There's like, obviously, there's just a lot of the potentially, if they put as CBO projects, the entirety of the no benefit cuts for social security and Medicare, and they pay it with general revenue, that means. So there is, And we can see very clearly, right, that there's an enormous amount of, I mean, the federal government is going to have, Treasury is going to have to sell a ton of things.
And they're thinking in the current environment, we actually can see that interest rates could be much higher. So why buy it now when so much more is coming?
Thomas Hoenig: And you understand that one of the reasons for that is the Fed has said, we're not buying anymore. We're shrinking our balance sheet.
And there's more. They're [00:14:00] not in that market anymore. So that means the private sector has to fund all that. And if I'm sitting there saying, wait a minute I know there's a ton of new debt coming out. Why would I buy a longer term bond that's going to decline... in value as interest rates go up and lose money?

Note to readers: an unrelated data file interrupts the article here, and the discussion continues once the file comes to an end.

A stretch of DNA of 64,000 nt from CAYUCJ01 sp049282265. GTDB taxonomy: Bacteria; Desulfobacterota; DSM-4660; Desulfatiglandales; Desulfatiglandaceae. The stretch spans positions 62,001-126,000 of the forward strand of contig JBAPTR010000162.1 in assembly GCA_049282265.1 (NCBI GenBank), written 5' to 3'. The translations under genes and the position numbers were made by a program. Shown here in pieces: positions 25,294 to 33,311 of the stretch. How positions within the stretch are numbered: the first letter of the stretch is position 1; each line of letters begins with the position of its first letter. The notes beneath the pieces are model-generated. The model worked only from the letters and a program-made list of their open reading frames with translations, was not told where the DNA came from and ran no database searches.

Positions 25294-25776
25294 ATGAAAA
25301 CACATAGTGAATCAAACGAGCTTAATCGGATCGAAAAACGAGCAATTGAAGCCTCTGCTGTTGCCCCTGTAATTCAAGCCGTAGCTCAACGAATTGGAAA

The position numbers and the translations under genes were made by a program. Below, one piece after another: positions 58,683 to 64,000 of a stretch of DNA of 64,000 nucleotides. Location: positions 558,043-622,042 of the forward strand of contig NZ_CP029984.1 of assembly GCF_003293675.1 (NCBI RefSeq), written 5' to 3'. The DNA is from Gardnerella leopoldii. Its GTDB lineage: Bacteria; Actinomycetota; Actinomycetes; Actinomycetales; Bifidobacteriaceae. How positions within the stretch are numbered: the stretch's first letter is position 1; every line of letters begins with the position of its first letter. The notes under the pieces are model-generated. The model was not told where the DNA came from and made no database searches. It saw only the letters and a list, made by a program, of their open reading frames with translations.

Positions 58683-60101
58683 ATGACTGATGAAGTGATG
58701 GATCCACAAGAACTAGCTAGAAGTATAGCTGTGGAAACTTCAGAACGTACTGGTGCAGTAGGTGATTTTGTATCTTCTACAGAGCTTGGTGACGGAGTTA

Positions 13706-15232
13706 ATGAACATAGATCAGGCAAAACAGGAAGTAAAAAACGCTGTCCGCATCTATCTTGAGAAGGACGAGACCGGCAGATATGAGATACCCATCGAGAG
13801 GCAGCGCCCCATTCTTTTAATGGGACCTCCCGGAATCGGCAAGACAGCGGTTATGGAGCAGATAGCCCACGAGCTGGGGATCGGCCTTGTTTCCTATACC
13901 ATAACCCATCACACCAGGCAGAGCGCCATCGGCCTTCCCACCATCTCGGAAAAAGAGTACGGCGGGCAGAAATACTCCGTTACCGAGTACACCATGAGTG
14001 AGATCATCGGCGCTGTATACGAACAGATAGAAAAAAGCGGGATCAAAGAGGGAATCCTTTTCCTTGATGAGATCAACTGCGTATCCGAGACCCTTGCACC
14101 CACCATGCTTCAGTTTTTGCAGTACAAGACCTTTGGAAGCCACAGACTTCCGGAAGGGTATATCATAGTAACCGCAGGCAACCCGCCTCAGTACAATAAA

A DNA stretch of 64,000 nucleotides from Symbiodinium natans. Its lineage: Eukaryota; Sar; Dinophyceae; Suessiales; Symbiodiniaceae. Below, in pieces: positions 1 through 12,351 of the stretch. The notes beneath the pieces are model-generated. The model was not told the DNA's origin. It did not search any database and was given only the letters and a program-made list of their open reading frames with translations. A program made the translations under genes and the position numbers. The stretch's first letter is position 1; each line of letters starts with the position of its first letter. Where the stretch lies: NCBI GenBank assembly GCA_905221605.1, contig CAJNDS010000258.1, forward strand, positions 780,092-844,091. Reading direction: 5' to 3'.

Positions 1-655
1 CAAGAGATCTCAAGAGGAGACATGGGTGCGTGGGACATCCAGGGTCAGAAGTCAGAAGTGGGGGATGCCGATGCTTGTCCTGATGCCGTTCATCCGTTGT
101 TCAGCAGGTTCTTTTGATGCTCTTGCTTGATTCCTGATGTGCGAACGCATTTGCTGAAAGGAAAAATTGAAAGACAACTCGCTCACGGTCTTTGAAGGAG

Veronique de Rugy: Especially inflation is not, we're not done. Oh, hardly. We're not done, so...
Eric Leeper: yeah, so to maybe put this in a broader context I think it's useful for thinking about these three, the interactions of these three policies. And I'd really like to hear Tom's reaction to this is when we think about the Fed as lender of last resort, lender of last resort is ultimately a fiscal action.
And so, because the Fed is taking on liabilities that are going to end up having to be covered by taxpayers. And and to me that's a [00:15:00] really graphic example of the sort of disconnect that we see in policy from the intricate connections that we see in economic behavior. Yeah. We don't even talk about.
The fiscal consequences of lender of last resort very much because we act as though, oh, well, that's just a Fed thing.
Veronique de Rugy: I mean, it's like the helicopter drop. I mean, it's because of you, Eric, that I realized that thing that I thought was purely, um, a monetary phenomenon was really effectively a fiscal.